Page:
Copolymerization of Polar and Nonpolar Vinyl Monomers: Mechanistic Insight and Free Radical Polymerization

Open Access
Nagel, Megan Lee
Graduate Program:
Doctor of Philosophy
Document Type:
Date of Defense:
July 14, 2006
Committee Members:
  • Ayusman Sen, Committee Chair
  • John V Badding, Committee Member
  • Alan James Benesi, Committee Member
  • Mike Chung, Committee Member
  • Copolymerization
  • Acrylates
  • Palladium complexes
  • Scandium(III)Triflate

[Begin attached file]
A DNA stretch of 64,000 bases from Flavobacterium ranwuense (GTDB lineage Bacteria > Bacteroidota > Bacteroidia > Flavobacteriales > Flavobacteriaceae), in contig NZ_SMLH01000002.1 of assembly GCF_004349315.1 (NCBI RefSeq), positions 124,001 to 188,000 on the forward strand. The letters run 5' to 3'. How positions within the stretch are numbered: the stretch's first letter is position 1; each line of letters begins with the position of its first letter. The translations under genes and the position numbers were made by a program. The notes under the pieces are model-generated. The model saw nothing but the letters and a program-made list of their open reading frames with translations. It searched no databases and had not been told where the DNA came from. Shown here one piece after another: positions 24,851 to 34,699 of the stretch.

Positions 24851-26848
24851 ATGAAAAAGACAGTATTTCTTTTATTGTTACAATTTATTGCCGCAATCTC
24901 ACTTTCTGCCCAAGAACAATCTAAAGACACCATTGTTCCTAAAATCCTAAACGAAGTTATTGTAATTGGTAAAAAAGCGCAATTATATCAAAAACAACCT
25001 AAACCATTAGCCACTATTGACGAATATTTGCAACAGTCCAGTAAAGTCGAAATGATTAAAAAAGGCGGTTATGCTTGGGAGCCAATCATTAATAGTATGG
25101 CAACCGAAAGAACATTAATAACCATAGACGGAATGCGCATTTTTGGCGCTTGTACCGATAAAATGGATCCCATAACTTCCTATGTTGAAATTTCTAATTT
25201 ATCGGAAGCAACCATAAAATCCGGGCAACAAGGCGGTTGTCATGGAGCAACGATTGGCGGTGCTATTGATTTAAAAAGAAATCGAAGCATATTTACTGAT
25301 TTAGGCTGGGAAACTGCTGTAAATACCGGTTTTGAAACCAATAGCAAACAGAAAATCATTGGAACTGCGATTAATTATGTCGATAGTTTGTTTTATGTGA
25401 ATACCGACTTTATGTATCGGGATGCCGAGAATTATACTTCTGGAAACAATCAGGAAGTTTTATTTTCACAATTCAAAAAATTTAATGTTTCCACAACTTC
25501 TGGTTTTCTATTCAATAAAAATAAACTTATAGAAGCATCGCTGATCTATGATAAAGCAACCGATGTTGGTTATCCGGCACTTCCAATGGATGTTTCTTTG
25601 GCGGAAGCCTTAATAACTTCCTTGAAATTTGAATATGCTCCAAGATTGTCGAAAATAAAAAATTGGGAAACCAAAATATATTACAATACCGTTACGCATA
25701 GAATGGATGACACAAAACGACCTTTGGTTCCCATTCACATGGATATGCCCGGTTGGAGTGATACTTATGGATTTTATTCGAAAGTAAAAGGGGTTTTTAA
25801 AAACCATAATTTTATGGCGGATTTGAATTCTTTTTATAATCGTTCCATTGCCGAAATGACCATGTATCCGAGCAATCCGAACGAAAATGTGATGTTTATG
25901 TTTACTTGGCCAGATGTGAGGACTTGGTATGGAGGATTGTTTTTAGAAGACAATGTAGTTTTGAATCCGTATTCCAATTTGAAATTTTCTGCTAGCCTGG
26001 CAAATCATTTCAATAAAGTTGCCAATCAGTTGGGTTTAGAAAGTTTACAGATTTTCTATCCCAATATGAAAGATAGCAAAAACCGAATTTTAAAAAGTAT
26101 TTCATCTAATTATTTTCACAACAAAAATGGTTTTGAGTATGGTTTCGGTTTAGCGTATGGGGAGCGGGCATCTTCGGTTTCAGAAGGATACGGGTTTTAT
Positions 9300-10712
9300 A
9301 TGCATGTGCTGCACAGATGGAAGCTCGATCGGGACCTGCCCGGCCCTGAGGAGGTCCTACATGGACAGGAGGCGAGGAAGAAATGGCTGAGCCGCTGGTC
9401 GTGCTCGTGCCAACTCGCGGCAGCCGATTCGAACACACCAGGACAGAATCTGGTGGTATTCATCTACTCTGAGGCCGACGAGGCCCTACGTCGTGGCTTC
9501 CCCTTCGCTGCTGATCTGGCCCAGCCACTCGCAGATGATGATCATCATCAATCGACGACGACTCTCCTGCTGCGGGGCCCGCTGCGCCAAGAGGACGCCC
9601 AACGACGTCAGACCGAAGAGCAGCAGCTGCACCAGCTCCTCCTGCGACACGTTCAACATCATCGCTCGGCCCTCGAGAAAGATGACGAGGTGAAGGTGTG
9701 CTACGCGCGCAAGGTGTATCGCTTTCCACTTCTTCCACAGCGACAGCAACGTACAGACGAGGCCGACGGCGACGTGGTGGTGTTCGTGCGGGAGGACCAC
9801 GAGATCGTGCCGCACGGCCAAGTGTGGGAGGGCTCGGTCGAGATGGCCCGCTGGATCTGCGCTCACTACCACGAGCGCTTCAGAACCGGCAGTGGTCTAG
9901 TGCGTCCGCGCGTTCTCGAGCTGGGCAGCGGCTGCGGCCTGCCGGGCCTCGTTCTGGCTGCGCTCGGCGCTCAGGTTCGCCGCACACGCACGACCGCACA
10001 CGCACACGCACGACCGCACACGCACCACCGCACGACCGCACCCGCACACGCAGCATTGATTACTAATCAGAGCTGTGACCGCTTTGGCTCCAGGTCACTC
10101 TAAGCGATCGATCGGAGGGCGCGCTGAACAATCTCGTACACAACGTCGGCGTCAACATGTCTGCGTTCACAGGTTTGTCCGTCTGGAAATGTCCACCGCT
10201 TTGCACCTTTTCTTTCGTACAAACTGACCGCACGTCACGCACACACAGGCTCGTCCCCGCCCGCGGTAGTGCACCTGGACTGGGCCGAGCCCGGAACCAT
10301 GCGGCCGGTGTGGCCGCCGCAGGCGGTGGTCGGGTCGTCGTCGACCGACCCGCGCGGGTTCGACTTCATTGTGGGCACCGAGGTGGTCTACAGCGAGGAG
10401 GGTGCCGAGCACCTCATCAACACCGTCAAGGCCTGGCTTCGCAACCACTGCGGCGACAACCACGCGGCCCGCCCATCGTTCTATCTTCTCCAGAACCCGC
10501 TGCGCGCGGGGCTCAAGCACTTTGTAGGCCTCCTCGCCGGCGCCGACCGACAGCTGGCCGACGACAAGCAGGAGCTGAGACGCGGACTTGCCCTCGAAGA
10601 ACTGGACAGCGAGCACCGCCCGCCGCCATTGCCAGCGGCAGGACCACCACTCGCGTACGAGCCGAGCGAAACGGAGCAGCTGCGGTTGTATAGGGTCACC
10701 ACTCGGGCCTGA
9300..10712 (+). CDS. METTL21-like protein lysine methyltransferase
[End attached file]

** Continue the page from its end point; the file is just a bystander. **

[1,2-bis(4,4-dimethyl-2-oxazolin-2-yl)ethane]copper(II)dichloride, in the presence of MAO, is an effective catalyst for the homopolymerization of methyl methacrylate (MMA) and methyl acrylate (MA), and for the copolymerization of the latter with ethene and propene. The latter copolymers were acrylate rich. Several other metal salts also catalyze the homopolymerization of MMA in the presence of MAO. The addition of galvinoxyl had no effect on the polymerization ability of these systems. EPR experiments suggest that the commonly employed radical traps, galvinoxyl, DPPH, and TEMPO, are destroyed by methyl aluminoxane (MAO), thereby enabling radical polymerizations to proceed despite the addition of these traps to the reaction mixture. Thus, probing for a radical polymerization mechanism through the use of stable radical traps may not be valid for such systems employing MAO. The addition of the Lewis acid, Sc(OTf)3, to 2,2’-azobis(2-methylpropionitrile) (AIBN) initiated copolymerizations of both methyl acrylate (MA) and methyl methacrylate (MMA) with 1-alkenes results in increased reaction rate and increased incorporation of the latter monomer into the polymer backbone. As little as 4 mol% of the Lewis acid is effective in forming a nearly alternating copolymer of MA and ethene at 67% MA conversion. This procedure allows for the control of copolymer composition independent of the starting monomer feed ratio. Several palladium-phosphine complexes were synthesized and subsequently treated with methyl 2-bromobutyrate to form a complex analogous to the product formed from the single insertion of methyl acrylate into a palladium-methyl bond. For all of the ligands used, the complexes were shown to decompose by two distinct pathways, β-hydrogen elimination and homolytic cleavage of the palladium-alkyl bond, which forms active radicals. The preferred decomposition pathway can be changed dramatically depending on the properties of the ligand employed. One of the few late-transition metal catalysts reported to successfully insert methyl acrylate to form a stable complex is a palladium diimine system that forms a stable six-membered chelate. Upon disruption of this chelate with PPh4Br, the complex undergoes a rearrangement by “chain-walking”. The palladium-alkyl of both the opened chelate and the final rearrangement product are shown to homolytically cleave. This demonstrates the propensity of these compounds to decompose by radical methods not only when the ester group is  to the palladium, but also when it is removed from the metal center.